History | Seminar in U.S. History
J300 | 3119 | Andrews


A portion of the above section reserved for majors
Above section open to undergraduates only
Above section COAS intensive writing section and also requires 	
	registration in COAS W333

TOPIC:  GRAHAM CRACKERS, FREE LOVE, AND CONVERSATIONS WITH THE DEAD:
AMERICAN RADICAL RELIGION AND REFORM, 1830-1860
The New Age, animal rights, Scientology, channeling,
veganism, "Crossing Over" and Heaven’s Gate – modern day American
culture seems preoccupied by radical social movements and
alternative religions. However, this is not the first time that
radical beliefs have captured the public imagination. The decades
leading up to the Civil War were also times of nagging fears and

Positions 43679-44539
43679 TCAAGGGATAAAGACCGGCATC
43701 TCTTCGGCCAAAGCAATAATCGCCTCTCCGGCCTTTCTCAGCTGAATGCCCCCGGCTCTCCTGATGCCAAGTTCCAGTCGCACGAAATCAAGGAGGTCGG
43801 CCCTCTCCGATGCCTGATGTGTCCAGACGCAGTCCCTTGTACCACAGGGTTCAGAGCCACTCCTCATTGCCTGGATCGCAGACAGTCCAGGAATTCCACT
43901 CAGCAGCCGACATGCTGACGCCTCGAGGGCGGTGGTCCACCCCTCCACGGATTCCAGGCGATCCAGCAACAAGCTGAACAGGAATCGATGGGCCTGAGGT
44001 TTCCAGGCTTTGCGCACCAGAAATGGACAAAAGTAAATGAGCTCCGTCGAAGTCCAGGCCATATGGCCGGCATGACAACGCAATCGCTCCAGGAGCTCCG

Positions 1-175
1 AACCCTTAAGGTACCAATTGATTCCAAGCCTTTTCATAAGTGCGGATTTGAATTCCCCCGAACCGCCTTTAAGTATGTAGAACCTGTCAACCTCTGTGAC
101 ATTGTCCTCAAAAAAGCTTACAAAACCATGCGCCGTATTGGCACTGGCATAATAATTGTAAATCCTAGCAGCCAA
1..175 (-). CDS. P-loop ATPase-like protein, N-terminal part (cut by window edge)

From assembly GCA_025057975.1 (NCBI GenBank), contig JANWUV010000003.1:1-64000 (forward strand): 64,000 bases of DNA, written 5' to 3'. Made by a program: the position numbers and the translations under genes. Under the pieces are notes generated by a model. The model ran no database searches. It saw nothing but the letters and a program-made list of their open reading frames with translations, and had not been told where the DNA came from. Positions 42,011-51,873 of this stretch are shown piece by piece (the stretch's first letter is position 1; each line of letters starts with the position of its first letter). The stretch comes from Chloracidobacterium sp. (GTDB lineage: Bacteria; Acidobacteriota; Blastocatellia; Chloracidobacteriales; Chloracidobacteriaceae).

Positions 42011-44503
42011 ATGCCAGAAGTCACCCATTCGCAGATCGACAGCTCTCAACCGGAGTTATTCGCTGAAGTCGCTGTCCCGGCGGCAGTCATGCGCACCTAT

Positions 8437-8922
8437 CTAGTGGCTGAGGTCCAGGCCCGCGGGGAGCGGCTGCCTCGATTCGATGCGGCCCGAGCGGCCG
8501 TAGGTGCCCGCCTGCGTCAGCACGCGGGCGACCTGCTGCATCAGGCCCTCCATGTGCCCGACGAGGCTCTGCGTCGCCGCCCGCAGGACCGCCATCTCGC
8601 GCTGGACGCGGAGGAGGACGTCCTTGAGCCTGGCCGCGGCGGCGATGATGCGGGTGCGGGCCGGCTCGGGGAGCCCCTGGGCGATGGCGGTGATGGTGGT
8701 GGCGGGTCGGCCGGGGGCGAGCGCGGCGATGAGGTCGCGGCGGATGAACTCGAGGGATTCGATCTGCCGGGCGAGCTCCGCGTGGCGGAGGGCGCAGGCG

utopian dreams about the future of American society. These
tendencies came together in an explosion of social reform and
religious experimentation in the antebellum period. Social reforms
like abolition and free love, efforts to restructure society through
perfectionist communes and new religious movements flourished.
People in the 1850s became obsessed with spiritualism and the
occult. It was also a time in which Americans were fascinated by
vegetarianism, health reform, and complicated ideas about the body
and the dangers of sex. Using secondary sources as well as primary
sources like newspapers, novels, and pamphlets, this seminar will
attempt to understand why these movements erupted during this
period, what drove their advocates, and how they were received in
popular culture. The class will also investigate what this period of
social experimentation tells us about American culture in the
nineteenth century. These understandings will also be used to place
the radical movements of the present day in historical perspective.
This class is reading and writing intensive and grades will be based
on class participation, weekly writing assignments, and a longer
final paper.